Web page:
From Alexanderplatz to the Victory Column

Berlin Travel Blog

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Toilets ho! As immortalised by Anna Funder. Actually, the ladies' entrance is on the other side, but I would have had to get much closer and feared arrest

Alexanderplatz


For my first full day in Berlin, I decided to follow Jessica's suggestion and head for Alexanderplatz (or Alex, as it is more familiarly known), and then work my way westwards on foot in the general direction of the Brandenburg Gate and the Victory Column, seeing and doing whatever there was to see and do. Jenny had to work, and so I arranged to meet her late in the afternoon.

Jessica had assured me with a straight face that Alex would absolutely abound with green-haired goth girls, even at ten in the morning, but my reason for starting there was slightly different.
Looking south from Alex; the tower belongs to the Rotes Rathaus, or Red Town Hall, which is Berlin's administrative centre
I had just read Stasiland, by the journalist Anna Funder, a fascinating and highly recommended book in which she collected reminiscences concerning the Stasi, or East German secret police, and wove them into a history of East Berlin and the German Democratic Republic. She begins with an anecdote in which - hungover, and how I sympathised - she used the public toilets in Alex and talked to the attendant in charge; and I wanted to see those toilets! Until recently I have never been much of a traveller, and could hardly believe that I was actually in a former communist country; I needed to do something, quickly, to cement in my mind the notion that this was not just Berlin, a tourist destination, but former East Berlin with its attendant and astonishing history. To seek out and if possible use the public toilets, for me associated firmly with the Stasi, promised to have the right psychological effect.
Tram crossing Alex; I'm a sucker for transport that runs on rails


Furthermore, Alex is a large square that formed one of the main shopping areas and public open spaces for East Berliners, and I hoped to obtain instant immersion into the architectural style of a communist regime, which it certainly provided: the architecture is cold, functional, and almost entirely dependent on concrete, the cheerlessness of which is mitigated by bright yellow trams that run slap through Alex's middle. I found it fascinating and indulged in a lengthy reverie, trying to imagine how it, and the people, would have looked a quarter of a century before, in the heyday of the Honecker era.

The Television Tower (Fernsehturm)

Just to the west of Alex is the famous Television Tower, a 365-metre-high monument to East-German-cum-Soviet technological achievement that was built between 1965 and 1969, and that can be seen from all parts of the city.
Looking west from the Television Tower
It also provided West Berliners with a constant big-brother-is-watching-you reminder of the proximity and power of the communist regime next door, and indeed that was part of its purpose.

At a height of about 200 metres there is a viewing platform that is one of Germany's most popular tourist attractions, and it has also been the object of school trips for generations of German schoolchildren - that's a warning. There was a disagreeably long queue when I arrived, but with unusual patience I waited, and was very glad that I did. The platform is a torus, with the lifts and services in the middle, and consequently one can walk around the perimeter to get a 360-degree panorama of the city. There are information boards in English describing the view and giving a good deal of historical information, and although I am usually resistant to information boards I found these to be very informative and of absorbing interest.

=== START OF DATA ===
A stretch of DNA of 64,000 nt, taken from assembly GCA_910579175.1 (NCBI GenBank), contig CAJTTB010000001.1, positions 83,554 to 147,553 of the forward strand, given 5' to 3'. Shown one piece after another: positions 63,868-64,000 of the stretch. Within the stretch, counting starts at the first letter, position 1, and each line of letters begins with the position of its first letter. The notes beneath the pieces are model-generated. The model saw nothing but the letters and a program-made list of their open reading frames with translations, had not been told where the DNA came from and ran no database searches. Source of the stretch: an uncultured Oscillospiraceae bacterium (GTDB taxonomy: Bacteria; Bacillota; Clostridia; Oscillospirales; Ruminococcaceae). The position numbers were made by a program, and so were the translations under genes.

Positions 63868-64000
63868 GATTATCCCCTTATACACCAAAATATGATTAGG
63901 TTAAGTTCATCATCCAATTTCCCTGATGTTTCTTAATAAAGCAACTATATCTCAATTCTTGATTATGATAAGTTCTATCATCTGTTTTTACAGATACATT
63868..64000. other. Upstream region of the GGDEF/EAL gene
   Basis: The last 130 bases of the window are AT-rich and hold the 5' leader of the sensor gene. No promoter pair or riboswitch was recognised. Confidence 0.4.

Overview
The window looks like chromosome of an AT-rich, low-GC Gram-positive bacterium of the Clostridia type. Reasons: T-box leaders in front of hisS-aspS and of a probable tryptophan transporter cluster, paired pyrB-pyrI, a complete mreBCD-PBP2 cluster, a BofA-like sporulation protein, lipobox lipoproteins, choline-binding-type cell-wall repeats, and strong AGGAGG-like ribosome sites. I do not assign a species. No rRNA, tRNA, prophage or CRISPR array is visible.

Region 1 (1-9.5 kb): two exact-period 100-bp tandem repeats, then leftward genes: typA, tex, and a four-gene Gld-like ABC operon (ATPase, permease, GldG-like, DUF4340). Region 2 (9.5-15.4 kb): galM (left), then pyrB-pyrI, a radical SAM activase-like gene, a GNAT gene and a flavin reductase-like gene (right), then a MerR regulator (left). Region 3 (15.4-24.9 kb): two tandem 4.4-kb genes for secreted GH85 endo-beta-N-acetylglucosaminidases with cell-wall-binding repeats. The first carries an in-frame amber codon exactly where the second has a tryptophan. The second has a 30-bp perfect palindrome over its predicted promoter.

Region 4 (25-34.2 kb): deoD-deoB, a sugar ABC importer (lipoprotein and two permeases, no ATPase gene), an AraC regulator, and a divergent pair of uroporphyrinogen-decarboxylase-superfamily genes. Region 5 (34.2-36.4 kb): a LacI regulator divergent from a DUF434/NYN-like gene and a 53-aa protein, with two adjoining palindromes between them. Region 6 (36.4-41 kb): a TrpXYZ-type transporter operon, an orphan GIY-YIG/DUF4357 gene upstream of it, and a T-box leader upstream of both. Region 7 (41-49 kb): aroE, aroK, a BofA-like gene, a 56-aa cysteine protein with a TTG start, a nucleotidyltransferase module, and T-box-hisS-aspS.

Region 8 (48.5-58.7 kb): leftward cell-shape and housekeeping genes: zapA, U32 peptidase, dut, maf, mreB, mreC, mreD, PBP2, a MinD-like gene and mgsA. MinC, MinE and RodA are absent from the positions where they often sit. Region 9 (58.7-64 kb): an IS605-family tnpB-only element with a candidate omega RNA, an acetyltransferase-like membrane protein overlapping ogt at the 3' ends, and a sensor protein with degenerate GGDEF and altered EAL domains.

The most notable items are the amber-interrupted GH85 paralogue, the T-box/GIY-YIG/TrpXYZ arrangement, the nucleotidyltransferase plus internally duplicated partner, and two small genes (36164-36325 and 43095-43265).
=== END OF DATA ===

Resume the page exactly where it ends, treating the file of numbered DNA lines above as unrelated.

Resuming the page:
Oldish and newish: The Berliner Dom and Television Tower, from the Lustgarten: only sixty years separates them
Often it was a battle to get near one, and so the entire circuit took over an hour, but it was an hour very well spent.

The photo, which is more unclear than it should be because it was taken through angled glass that was non too clean, shows some of Berlin's most famous landmarks. In the immediate foreground is the River Spree, and beyond that, looking like a blank television screen, is the hideous 25-story International Trade Centre, built in 1978. Immediately to the right of this is Bahnhof (Railway Station) Friedrichstrasse, and beyond the ITC is the Reichstag with its new dome. The bowl-shaped white structure still further on is the House of World Cultures, while to the right of the Reichstag is a complex of new government buildings.
I had to wait about ten minutes to get this picture because all the world and his wife wanted to be photographed sitting on Marx's lap or holding hands with Engels
Much further to the right still are the great arches of Lehrter Stadtbahnhof, which was like a building site as it was being converted into Berlin's main train station. The great area of woodland beyond the ITC is the famouos Tiergarten, bisected by Strasse des 17.Juni. At the near end of the Strasse is the Brandenburg Gate, which you can just make out - especially if you know what it looks like - and about two-thirds of the way through the Tiergarten is the Victory Column, which I can't actually see at all.

Unter den Linden

After getting lost in a market whilst extricating myself from Alex's clutches, I wandered south-west down Karl Liebknecht Strasse towards the Spree. Immediately before the river, on the left, is a statue of Marx and Engels, set in pleasant greensward; it is ideal for tourists who want to be photographed in the company of those two great theorists of communism.
The faded glory of the Palace of the Republic, from the Lustgarten


On the other side of the river, by which time the steet name has changed to Unter den Linden, two buildings stand opposite one another in the greatest possible contrast. On the right (north) side of the street is the great Berliner Dom, or cathedral, which is not as old as it looks. It was completed in 1905 in a style deemed appropriate for what was intended to be a protestant St Peter's, but was extensively damaged in the Second World War and not fully restored until 1993. However, the weather was too good to justify exploring its interior - that's for a rainy day! On the other side of the street is a monument to socialism, the Palace of the Republic (Palast der Republik), which housed the elected parliament of the GDR until 1990, and has also been used for exhibitions, cultural celebrations and so on.